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Community commitment key to strong educational system

How much is a college degree worth?

According to a recent report, $23,000 per year is the answer.That represents the average gap between wage earners who havebachelor’s degrees and those with only high school diplomas.

Here in Mississippi, where we rank third from the bottom instates with the largest number of adults without a high schooldiploma, that gap increases to $32,385 for what some say is closeto 40 percent of this state’s population. Those are startlingstatistics for either side of the education debate.

With statewide elections coming next year one of the red meatissues will be education. With statistics as quoted above,education should be the main course.

Already jumping into the fray are public school supporters whoare trying to insure full funding of the Mississippi AdequateEducation Program (MAEP). Through a series of pep rally typemeetings, supporters are trying to build grassroot support for fullfunding of the state’s 152 public school districts. An estimated300 people attended the regional meeting in Brookhaven a few weeksago.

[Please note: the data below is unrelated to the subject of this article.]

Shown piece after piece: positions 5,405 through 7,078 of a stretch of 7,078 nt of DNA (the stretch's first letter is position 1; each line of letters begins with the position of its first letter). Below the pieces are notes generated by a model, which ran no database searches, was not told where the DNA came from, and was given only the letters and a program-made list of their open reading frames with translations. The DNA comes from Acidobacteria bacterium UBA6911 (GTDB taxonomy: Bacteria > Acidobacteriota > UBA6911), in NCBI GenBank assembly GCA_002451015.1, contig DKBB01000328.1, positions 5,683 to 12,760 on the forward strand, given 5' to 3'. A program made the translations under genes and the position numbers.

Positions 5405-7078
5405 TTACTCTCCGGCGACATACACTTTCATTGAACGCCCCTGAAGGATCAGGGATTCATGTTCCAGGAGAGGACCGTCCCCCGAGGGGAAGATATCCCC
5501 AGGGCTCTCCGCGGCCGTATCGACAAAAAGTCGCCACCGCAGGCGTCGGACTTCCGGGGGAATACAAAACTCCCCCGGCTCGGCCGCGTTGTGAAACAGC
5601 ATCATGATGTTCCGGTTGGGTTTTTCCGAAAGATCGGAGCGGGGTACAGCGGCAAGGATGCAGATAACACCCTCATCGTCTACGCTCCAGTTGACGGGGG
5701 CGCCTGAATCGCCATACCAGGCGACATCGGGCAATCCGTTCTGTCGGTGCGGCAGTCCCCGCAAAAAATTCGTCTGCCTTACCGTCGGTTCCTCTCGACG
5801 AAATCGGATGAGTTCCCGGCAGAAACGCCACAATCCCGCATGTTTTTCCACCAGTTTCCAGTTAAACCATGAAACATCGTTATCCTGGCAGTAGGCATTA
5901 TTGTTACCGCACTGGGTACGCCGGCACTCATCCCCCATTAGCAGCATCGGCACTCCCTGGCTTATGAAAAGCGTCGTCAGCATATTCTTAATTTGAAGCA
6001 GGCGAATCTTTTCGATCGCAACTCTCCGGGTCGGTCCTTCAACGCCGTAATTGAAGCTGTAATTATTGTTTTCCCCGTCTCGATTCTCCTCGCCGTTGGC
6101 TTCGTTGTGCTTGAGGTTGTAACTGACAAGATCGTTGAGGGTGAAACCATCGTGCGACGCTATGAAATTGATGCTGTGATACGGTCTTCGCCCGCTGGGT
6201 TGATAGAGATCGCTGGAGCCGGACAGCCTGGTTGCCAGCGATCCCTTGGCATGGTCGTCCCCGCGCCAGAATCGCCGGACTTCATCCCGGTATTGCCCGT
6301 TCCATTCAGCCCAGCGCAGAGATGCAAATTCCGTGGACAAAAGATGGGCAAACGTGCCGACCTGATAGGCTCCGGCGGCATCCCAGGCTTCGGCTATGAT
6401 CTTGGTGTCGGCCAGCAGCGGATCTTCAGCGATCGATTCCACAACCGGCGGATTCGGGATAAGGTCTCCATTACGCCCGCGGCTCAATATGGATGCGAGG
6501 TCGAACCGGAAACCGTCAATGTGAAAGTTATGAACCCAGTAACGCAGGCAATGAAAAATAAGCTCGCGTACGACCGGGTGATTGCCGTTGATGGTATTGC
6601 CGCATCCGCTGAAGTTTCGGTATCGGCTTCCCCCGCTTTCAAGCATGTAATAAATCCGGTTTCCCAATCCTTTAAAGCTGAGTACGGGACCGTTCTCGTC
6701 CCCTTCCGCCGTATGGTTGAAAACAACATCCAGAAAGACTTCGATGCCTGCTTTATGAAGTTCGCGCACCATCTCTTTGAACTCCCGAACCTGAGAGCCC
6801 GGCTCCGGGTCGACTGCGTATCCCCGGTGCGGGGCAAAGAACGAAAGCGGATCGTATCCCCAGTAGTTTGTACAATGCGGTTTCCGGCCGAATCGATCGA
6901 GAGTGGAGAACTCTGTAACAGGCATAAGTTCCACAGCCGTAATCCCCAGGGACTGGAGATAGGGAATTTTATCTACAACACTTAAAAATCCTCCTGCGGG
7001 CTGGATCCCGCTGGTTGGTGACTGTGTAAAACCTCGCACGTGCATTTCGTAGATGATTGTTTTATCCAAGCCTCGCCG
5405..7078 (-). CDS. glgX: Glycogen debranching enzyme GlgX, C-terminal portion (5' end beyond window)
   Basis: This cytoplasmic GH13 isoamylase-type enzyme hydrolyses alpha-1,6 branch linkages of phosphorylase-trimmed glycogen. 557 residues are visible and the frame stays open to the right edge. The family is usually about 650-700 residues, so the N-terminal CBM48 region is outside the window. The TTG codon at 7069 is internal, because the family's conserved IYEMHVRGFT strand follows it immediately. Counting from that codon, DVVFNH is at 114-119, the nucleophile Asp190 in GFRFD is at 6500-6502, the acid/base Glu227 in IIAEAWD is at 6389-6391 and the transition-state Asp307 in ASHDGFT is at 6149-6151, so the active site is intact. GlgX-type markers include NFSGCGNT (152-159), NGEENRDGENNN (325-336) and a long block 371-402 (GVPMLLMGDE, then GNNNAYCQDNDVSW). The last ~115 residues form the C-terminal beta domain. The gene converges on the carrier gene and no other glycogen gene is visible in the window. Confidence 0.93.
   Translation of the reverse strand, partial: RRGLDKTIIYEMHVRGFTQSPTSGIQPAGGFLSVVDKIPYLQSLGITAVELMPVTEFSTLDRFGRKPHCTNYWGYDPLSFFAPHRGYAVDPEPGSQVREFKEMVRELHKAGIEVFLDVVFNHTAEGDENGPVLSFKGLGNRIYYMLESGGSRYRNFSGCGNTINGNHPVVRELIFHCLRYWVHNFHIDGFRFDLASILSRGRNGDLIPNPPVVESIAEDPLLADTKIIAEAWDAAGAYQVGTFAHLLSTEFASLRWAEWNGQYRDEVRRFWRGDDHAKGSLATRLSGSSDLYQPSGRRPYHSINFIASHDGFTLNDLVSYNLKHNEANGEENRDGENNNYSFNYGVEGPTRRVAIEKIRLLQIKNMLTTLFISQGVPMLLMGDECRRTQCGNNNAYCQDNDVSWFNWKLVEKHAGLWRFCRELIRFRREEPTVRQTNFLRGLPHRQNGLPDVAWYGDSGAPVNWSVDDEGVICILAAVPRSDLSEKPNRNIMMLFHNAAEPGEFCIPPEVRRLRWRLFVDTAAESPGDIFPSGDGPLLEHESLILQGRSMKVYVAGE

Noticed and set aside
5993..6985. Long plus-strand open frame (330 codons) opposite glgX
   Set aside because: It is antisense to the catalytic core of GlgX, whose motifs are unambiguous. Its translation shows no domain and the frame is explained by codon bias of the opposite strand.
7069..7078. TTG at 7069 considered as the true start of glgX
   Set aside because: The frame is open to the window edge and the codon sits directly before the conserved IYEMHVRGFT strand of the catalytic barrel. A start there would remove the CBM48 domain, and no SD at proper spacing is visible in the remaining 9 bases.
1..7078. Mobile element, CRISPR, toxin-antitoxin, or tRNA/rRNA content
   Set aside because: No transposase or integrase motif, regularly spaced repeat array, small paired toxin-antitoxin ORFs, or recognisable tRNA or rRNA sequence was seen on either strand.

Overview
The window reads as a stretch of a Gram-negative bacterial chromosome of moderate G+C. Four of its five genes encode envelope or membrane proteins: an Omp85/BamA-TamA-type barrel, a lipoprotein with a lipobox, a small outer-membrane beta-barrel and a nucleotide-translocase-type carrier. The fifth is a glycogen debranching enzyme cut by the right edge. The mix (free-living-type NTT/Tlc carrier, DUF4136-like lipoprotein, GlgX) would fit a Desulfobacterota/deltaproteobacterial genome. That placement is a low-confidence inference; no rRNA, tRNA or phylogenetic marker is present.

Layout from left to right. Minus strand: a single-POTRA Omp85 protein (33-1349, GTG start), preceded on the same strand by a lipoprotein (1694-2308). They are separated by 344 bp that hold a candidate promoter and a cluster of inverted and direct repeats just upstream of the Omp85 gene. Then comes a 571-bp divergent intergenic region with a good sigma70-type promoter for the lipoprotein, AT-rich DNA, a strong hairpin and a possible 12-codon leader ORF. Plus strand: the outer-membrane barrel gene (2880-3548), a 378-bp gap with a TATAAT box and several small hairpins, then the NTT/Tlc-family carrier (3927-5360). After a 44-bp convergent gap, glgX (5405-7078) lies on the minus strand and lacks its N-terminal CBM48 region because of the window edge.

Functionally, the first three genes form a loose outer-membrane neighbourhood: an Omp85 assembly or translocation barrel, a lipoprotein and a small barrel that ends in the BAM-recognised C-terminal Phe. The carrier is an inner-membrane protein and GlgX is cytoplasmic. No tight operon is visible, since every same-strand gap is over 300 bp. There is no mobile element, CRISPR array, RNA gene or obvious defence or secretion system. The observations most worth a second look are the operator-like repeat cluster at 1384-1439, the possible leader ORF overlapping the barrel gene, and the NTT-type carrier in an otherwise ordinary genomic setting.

Supporters are asking for the Legislature to simply comply withstate law by funding schools at levels required by legislationpassed nine years ago. Since that time, public school officials saylegislators have only complied with the law once – in 2003.Supporters claim since 2005 the state’s schools have been underfunded by $287 million dollars.

Gov. Haley Barbour on Thursday announced his education plan,which does not include full funding of MAEP – effectively drawing aline in the sand on next year’s funding debate.

Also jumping in to the election year fray are the state’scommunity colleges with funding requests that include a three-yearplan to increase per-student funding by $2,171 or $125 million; a$128 million bond program for a five-year capital improvement plan;and a $19 million plan to attack Mississippi’s high school dropoutrate problem.

As it will be debated during the next year, throwing money ateducation will not solve the state’s education woes.

Some will say the 60 percent of the state’s general fund budgetspend on public education is too much and that a 25 to 30 percenthigh school dropout rate is proof that we are wasting money. Otherswill point out that the Mississippi ranks 48th among the states inper-pupil spending, and that the dropout rate is proof we need tospend more to attract better-qualified teachers andadministrators.

Despite the debates and arguments of the past, one thing we doknow in this area is that our communities have invested in oureducation systems. And while they may not be perfect, our schoolsystems are better than in the past with the result being athriving economy for Brookhaven and the surrounding area.

Look at the growing parts of the state and the nation and youwill find one common denominator – a strong community commitmentfor education and higher average annual salaries.